Whiddon Deer Park, Chagford, Dartmoor National Park

Whiddon Deer Park, Chagford, Dartmoor National Park

[Main photo: the southern end of Whiddon Deer Park in spring]


Huge views, bluebells, trees and a sculpture

Whiddon Deer Park offers huge views of the Chagford area, the eastern section of Dartmoor National Park and the high north moor from Fernworthy Forest through Hangingstone Hill to Cosdon Hill and Beacon.

In spring, Whiddon Deer Park is carpeted with bluebells. It's known for its trees, lichen and mosses. There's a Peter Randall-Page sculpture to see as well.


Location of Whiddon Deer Park

Whiddon Deer Park is located across the River Teign from the National Trust's Castle Drogo by the mouth of the Teign Gorge above Iron Brodge and Salmon Leaps, Castle Drogo Weir and Drewe's Pool.

We've positioned Whiddon Deer Park on Google maps. Zoom in on the 'Satellite' setting to see its location.



Walk the south bank and wall of Dartmoor's stunning Teign Gorge (National Trust) and you'll see plenty of signs marked Lower Deer Stalkers Path, Upper Deer Stalkers Path and Deer Stalkers Path. Refer to the Ordnance Survey Explorer OL28 'Dartmoor' map and you'll see Whiddon Park (Deer Park) across the River Teign from Castle Drogo (National Trust). As you might expect, there are plenty of wild deer in the area. Unlike Dartmoor's hill ponies, the deer are furtive and flighty so you're not guaranteed to see them.


Recommended route to Whiddon Deer Park for the first time

To visit, wander down to Iron Bridge from Castle Drogo. There's a classic Dartmoor view of the River Teign from Iron Bridge. Note that you can swim here at Salmon Leaps, Castle Drogo Weir and Drewe's Pool.

Cross the bridge and granite steps take you over the wall into the deer park. In front of you, a path climbs steeply. The path is well worn and obvious but trees fall frequently in winter storms so you might have to wander around them to pick up the path again. You cross a flat area and then climb through oak woodland until you come to rows of beech trees at the top of which is Peter Randall-Page's Passage Sculpture Whiddon Deer Park. Castle Drogo is visible to your left.

Walk through the two halves of the sculpture and continue up to the high ground. The path trends right through a particularly dense section of broom (if you find it too much then loop around the back on the obvious trail created by locals). Views of Chagford and the high moor start opening out.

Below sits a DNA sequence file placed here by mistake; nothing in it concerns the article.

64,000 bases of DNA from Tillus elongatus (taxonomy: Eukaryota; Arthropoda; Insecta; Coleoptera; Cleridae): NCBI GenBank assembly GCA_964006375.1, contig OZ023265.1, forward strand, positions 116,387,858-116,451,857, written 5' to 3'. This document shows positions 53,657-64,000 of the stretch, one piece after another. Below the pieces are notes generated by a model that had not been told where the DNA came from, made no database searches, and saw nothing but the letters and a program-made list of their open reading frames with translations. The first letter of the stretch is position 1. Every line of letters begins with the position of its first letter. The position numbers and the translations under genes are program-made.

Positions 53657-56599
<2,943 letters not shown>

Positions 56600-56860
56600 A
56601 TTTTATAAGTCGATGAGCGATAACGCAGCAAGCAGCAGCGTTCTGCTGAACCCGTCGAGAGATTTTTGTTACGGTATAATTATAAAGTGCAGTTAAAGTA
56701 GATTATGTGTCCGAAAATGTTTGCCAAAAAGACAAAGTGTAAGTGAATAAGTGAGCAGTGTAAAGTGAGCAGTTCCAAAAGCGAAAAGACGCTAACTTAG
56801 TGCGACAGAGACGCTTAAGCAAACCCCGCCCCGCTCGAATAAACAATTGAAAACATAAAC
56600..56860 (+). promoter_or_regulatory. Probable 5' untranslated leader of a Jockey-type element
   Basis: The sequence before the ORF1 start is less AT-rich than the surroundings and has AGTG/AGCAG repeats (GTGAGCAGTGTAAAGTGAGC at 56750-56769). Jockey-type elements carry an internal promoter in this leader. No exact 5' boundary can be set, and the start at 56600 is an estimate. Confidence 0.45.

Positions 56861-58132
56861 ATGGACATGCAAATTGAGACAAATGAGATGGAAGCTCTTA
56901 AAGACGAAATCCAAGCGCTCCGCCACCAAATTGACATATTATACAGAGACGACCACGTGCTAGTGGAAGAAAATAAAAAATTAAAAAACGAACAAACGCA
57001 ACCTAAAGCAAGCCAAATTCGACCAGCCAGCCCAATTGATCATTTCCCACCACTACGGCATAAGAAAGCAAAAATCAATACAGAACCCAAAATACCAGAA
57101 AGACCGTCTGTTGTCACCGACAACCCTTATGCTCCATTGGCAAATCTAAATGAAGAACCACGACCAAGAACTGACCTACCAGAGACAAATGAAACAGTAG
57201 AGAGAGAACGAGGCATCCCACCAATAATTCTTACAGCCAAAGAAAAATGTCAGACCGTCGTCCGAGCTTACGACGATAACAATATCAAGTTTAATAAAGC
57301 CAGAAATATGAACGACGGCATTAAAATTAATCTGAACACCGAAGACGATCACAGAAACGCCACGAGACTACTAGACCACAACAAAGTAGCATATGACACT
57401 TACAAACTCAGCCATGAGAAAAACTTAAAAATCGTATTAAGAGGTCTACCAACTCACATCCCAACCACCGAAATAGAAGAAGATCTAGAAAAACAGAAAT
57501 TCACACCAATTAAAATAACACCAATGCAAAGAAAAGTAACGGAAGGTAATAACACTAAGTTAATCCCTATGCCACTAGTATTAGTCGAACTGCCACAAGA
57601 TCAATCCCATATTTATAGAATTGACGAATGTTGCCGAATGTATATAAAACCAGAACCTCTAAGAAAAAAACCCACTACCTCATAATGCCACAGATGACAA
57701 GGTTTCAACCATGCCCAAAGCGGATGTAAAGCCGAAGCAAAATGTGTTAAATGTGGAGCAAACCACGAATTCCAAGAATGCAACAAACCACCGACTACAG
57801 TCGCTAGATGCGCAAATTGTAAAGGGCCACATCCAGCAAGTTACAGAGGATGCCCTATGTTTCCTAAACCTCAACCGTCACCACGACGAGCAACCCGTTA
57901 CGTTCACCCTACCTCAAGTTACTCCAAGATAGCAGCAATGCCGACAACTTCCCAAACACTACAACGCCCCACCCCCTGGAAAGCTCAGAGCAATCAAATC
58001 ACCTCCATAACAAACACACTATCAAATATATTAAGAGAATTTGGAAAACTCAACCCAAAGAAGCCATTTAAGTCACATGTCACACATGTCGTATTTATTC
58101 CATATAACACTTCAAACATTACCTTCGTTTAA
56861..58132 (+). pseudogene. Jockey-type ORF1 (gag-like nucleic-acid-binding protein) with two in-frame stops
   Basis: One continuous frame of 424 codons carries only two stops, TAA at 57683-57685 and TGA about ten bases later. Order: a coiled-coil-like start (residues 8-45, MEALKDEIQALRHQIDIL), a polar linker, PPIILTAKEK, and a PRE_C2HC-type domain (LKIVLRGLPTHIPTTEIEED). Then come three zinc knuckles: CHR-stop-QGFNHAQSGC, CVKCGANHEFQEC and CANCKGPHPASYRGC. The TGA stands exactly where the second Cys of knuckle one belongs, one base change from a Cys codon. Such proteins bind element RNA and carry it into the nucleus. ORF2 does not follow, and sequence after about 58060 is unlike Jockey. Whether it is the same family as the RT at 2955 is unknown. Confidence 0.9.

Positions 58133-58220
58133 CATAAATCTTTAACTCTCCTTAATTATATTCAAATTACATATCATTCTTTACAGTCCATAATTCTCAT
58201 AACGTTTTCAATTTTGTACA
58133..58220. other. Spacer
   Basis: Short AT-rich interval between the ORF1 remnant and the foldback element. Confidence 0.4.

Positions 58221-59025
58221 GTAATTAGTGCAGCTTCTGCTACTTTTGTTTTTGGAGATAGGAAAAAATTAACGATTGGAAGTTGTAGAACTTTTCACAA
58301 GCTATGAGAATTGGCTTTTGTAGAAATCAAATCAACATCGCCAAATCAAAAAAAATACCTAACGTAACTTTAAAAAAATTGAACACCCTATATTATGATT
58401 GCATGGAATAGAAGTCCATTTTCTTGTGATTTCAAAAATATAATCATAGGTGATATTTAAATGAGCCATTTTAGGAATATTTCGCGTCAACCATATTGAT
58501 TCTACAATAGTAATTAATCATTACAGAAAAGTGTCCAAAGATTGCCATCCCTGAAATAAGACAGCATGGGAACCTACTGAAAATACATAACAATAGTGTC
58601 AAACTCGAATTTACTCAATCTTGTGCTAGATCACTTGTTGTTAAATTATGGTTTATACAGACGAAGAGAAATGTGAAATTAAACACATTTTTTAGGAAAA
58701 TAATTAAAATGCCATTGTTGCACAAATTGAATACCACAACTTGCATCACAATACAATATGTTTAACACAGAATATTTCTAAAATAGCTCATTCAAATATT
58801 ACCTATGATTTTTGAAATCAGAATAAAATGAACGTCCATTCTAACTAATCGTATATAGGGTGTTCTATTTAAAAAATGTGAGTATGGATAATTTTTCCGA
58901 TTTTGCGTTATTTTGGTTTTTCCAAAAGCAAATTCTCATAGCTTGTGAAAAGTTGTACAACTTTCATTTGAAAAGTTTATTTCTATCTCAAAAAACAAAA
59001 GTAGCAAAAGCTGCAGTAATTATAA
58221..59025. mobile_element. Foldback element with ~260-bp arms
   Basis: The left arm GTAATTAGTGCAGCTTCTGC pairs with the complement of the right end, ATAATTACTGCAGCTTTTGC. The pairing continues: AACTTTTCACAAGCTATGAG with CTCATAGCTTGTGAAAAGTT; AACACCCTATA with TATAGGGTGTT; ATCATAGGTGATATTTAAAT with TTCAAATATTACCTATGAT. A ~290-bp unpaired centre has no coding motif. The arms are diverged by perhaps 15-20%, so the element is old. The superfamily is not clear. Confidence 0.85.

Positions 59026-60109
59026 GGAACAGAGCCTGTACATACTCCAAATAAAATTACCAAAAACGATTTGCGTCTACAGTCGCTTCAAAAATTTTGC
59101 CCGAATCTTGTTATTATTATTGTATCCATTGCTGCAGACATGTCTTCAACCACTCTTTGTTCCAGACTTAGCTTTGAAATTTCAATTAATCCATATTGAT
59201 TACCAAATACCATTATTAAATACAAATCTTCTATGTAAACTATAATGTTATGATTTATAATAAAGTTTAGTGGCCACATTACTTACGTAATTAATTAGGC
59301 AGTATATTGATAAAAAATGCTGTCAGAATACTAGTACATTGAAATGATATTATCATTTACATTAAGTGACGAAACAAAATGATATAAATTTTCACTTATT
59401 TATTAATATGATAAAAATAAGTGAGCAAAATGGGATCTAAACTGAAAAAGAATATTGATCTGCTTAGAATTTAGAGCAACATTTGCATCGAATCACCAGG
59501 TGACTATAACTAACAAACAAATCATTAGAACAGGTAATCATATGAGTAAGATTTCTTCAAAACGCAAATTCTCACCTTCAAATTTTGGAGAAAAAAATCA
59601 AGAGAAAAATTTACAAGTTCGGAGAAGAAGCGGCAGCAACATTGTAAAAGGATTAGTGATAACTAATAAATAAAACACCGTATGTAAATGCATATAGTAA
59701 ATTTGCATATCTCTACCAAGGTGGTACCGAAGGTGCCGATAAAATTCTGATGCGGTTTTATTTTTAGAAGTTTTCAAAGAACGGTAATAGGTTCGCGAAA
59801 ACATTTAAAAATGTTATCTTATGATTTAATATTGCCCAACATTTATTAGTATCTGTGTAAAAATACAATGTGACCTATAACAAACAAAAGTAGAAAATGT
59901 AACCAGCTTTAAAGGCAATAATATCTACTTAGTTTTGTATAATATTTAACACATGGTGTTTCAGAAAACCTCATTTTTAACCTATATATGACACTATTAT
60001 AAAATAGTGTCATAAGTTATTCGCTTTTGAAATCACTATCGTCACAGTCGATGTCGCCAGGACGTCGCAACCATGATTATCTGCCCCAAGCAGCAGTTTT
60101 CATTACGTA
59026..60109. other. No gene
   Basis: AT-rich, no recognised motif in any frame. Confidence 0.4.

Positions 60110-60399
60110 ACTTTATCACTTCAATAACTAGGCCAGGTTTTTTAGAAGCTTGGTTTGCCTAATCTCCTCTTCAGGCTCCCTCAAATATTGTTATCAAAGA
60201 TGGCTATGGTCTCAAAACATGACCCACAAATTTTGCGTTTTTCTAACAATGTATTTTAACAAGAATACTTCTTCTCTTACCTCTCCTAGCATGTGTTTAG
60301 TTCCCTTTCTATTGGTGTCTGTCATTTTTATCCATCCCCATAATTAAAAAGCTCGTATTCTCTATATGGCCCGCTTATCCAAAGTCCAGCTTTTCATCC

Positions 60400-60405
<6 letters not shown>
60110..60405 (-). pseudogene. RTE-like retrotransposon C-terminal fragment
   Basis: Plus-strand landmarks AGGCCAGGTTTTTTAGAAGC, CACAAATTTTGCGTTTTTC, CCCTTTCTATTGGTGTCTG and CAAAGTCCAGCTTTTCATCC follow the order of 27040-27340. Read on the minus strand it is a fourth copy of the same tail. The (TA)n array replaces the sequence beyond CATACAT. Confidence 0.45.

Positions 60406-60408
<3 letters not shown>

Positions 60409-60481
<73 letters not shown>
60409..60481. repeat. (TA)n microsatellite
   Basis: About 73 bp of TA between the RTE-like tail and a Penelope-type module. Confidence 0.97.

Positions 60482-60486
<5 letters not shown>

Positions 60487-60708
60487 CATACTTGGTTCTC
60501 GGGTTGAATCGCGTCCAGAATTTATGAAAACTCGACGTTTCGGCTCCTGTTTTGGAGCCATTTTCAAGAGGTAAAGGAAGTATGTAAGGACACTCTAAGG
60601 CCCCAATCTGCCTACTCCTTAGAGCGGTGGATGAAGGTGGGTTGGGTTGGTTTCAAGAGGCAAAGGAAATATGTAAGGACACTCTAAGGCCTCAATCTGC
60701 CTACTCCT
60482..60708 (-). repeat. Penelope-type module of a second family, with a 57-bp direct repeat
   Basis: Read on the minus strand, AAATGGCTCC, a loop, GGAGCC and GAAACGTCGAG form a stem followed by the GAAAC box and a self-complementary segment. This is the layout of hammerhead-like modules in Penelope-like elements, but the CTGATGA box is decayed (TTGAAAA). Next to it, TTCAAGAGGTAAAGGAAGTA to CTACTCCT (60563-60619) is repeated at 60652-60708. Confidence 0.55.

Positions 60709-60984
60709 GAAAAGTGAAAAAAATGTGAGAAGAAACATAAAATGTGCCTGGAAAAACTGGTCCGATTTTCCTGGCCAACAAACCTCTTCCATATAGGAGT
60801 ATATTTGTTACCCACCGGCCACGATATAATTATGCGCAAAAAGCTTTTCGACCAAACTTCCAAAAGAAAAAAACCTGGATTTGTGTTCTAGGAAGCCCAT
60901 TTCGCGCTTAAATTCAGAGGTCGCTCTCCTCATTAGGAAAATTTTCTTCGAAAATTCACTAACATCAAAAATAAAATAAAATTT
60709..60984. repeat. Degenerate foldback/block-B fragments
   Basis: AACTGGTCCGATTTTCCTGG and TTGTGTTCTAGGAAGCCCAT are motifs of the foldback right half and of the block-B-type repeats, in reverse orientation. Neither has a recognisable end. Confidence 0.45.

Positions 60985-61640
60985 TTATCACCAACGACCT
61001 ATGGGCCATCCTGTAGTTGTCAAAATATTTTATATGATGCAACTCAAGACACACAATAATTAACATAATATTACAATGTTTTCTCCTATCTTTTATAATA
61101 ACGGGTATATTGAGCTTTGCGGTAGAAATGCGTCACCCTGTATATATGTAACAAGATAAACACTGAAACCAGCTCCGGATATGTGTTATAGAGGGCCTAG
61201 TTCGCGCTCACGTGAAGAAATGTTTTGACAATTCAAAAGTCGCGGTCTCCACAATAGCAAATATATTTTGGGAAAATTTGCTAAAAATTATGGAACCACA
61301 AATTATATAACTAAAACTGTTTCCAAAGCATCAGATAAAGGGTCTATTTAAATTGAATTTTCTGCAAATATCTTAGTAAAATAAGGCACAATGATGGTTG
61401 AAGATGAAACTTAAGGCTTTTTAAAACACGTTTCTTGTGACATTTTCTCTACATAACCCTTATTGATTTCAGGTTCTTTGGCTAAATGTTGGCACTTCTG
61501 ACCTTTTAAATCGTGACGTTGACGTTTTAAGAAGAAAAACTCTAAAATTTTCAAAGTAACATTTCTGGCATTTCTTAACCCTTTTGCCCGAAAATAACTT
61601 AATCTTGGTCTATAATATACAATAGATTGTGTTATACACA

The flat path now runs through oak woodland. It's easy walking but can get very muddy after wet weather. You'll pass trees cloaked in lichen. The path takes you to a large clearing near the top of the deer park with an old granite hut. Nearby, there are rocks and boulders from which you can enjoy massive views.

It's a nice spot for a picnic, especially when the bluebells are out. Stick to the rocks as there are plenty of deer ticks in the area.

Once you've enjoyed the views, either turn around or continue on the obvious path that drops down into more woodland. This becomes a track and you can loop back to Iron Bridge and Castle Drogo.

Alternatively, walk this in the other direction. There's a much gentler ascent from this direction via the track/road that runs south and then curls north as a path through the woods to the clearing, old granite hut, rocks and boulders near the top of the deer park.


Routes and directions to Whiddon Deer Park from the east

Start at Fingle Bridge and Fingle Bridge Inn. Follow the track that runs along the south side of the River Teign to Iron Bridge. Head up to Whiddon Deer Park using the directions in our recommended route.

Alternatively, walk the Fisherman's Path on the north side of the River Teign to Salmon Leaps, Castle Drogo Weir and Drewe's Pool. Cross Iron Bridge and head up to Whiddon Deer Park using the directions in our recommended route.


Routes and directions to Whiddon Deer Park from the west

There’s limited parking on the side of A382 by the Mill House Hotel at Dogmarsh Bridge. A good path runs up the north bank of the River Teign to the Teign Gorge, Iron Bridge and the River Teign.

Cross Iron Bridge and head up to Whiddon Deer Park using the directions in our recommended route.


The views from Whiddon Deer Park

There's a clearing at the top of Whiddon Deer Park. This provides huge, year round views to Chagford, the north moor and the eastern side of Dartmoor.

This clearing fills with bluebells in spring.

There are great views across to Castle Drogo and the north side of the Teign Gorge.

The view up the row of beech trees to Peter Randall-Page's Passage Sculpture Whiddon Deer Park is wonderful.


The area around Whiddon Deer Park

Castle Drogo. One of the most popular National Trust properties in South West England. Great for a cream tea.

Fingle Bridge/Fingle Bridge Inn. Dartmoor beauty spot with a riverside pub garden.

Stone Lane Gardens. Amazing, compact gardens that hosts an annual sculpture exhibition. Can’t recommend this place highly enough.

Spinster’s Rock. Rare prehistoric site in Dartmoor National Park. Note that you’ll find lots of these in Cornwall, especially on the West Penwith Peninsula/Land’s End Peninsula.


Places to eat and drink near Whiddon Deer Park

Fingle Bridge Inn. Situated by the River Teign where the Teign Gorge meets Fingle Woods.

Castle Drogo. Cafe (and shop) at the entrance to Castle Drogo. Nice outdoor area for summer.

Drewe Arms. Nice local village pub in Drewsteignton.

Mill End Hotel. By the A382 by the Mill End Hotel at Dogmarsh Bridge if you’re coming from that direction.

Chagford. Very popular Dartmoor tourist destination which means there are lots of pubs and cafes. Have a wander when you’re there and take your pick. We like the Three Crowns near The Pepperpot in the centre of town.